All eyes on Fed, ECB and BoE interest rate decisions
The attention of investors and traders will be drawn to the US Federal Reserve (Fed), European Central Bank (ECB) and Bank of England (BoE) monetary policy meetings scheduled for today and tomorrow. Market analysts suggest that the three central banks are likely to raise their benchmark interest rates in order to reduce inflationary pressures. On Friday, market participants will have the opportunity to scrutinise the US Nonfarm Payrolls report.
In other news, Statistics New Zealand announced that the country’s unemployment rate rose to 3.4% in the fourth quarter of 2022, slightly higher than forecast. Commenting on the unemployment rate data, a Westpac report noted that “while the jobs market is coming from a very strong starting point, there is good reason to expect a deterioration in the years ahead. In contrast, wage inflation remains on the rise, and the turning point is likely to come later. We continue to expect a 0.5% increase in the Official Cash Rate later this month."
US Federal Reserve likely to hike interest rates
Later today, the Fed is expected to announce its decision on interest rates. Market analysts expect the Fed to raise borrowing costs by 25 basis points to a range of 4.5% to 4.75%. This would be the lower rate hike since March 2022.
A Financial Times report published on January 30th suggested that the Federal Open Market Committee’s (FOMC) members will maintain a “hawkish” stance, reflecting their will to keep hiking interest rates even though inflation seems to be slowing down according to the latest surveys.
HSBC strategists speaking to Bloomberg on Jan. 30th suggested that the Fed could cut rates by 1.00% before the end of 2023. However, they did note that “there’s an unusual amount of uncertainty about the policy trajectory given how strange this economic cycle has been.”
BoE meeting: One more interest rate hike?
The latest forecasts by economists suggest that the BoE will follow the Federal Reserve in hiking its benchmark interest rate. According to various reports published in the media, the BoE’s Monetary Policy Committee (MPC) will likely raise the rate by 50 basis points, taking it to 4.00%. This would be the second 50 basis points rate hike in a row.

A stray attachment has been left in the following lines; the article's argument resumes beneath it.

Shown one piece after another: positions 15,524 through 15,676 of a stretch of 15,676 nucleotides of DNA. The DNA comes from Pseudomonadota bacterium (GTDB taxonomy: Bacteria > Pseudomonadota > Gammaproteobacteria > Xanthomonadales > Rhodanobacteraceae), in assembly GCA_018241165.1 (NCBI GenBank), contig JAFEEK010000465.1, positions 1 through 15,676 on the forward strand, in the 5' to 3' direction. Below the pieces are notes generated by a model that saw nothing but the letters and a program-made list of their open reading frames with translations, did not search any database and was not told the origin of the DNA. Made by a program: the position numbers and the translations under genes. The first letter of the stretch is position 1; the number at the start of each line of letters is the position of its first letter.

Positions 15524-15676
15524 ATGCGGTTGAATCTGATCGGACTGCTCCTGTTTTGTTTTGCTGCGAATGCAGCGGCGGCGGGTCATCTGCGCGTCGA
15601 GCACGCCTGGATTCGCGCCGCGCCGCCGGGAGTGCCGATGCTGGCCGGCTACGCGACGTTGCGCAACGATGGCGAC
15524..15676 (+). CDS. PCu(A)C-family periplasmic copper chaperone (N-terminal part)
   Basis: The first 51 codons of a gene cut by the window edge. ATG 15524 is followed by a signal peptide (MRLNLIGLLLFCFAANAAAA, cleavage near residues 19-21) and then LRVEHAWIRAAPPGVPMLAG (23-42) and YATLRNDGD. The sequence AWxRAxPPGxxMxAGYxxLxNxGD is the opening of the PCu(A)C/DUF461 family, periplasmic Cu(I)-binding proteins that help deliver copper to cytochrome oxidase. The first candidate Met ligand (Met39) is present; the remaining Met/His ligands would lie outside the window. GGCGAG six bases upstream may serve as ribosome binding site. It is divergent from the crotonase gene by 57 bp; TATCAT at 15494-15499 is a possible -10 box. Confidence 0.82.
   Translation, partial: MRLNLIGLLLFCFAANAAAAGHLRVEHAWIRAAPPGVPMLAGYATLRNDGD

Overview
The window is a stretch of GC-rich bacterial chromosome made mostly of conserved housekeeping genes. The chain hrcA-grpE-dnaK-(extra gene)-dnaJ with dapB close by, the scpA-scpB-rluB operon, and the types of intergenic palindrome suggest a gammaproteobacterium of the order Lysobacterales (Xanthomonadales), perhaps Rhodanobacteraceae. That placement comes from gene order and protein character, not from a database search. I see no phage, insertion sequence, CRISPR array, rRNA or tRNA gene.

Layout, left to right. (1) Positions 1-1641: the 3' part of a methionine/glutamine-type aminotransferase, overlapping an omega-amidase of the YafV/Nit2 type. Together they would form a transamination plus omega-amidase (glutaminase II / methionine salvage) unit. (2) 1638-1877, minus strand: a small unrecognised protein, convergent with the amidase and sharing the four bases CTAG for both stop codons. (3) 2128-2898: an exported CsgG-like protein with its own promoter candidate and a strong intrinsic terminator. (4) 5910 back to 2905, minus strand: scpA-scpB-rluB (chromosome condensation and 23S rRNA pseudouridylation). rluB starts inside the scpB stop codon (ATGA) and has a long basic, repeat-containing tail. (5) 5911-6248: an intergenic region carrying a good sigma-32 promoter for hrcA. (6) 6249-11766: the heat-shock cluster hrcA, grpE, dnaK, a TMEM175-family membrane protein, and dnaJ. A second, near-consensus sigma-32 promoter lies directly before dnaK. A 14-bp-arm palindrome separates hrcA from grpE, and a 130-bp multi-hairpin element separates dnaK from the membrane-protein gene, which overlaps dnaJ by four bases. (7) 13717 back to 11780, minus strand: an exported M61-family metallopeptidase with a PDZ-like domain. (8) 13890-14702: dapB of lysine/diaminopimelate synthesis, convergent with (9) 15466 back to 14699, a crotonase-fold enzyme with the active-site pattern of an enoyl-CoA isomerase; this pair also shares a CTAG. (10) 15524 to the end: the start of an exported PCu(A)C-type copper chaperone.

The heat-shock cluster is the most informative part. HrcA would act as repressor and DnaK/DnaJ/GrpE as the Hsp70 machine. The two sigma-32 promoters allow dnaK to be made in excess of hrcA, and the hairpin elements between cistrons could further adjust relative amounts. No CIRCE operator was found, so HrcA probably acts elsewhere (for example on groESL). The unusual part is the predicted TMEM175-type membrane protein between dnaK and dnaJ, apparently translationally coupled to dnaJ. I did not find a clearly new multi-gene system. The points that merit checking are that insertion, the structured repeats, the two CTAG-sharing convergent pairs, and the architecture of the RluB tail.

Commenting on the BoE’s monetary policy, some economists said that high wage and service price inflation point to one more rate increase in March, but this time would be 25 basis points.
ECB likely to raise borrowing costs
On Thursday February 2nd, the ECB’s governing board will convene to decide on its monetary policy. The ECB’s head Christine Lagarde stressed in Davos that the bank’s monetary policy should stay the course. According to economists’ forecasts, the euro bloc’s central bank is likely to increase interest rates by 50 basis points to 2.5%.
ING’s analysts noted that “ECB policymakers think they have to kill inflation and will only stop hiking when they see a big improvement in the inflation outlook.” Economists at Rabobank suggested that while the ECB is expected to hike interest rates, policymakers who are fond of an aggressive policy tightening could face backlash as inflation seems to be retreating. Rabobank’s report said that “the ECB’s hawks are still in a strong position, but they no longer have carte blanche with initial signs of easing inflation. The 50bp hike at next week’s meeting has been well-communicated, so focus will be on the path thereafter.”
US Nonfarm Payrolls report expected on Friday
The US Nonfarm Payrolls (NFP) January report published by the Bureau of Labour Statistics (BLS) will be in the spotlight on Friday. Economists forecast that payrolls increased by 187,000 in the first month of 2023. Nonfarm payrolls had increased by 223,000 in December 2022, although a Reuters poll among economists had forecast a rise of 200,000.
The US NFP data release tends to trigger volatility related to the US dollar as a higher than expected figure could boost the currency’s value while a lower than anticipated number could weaken the dollar against other currencies.
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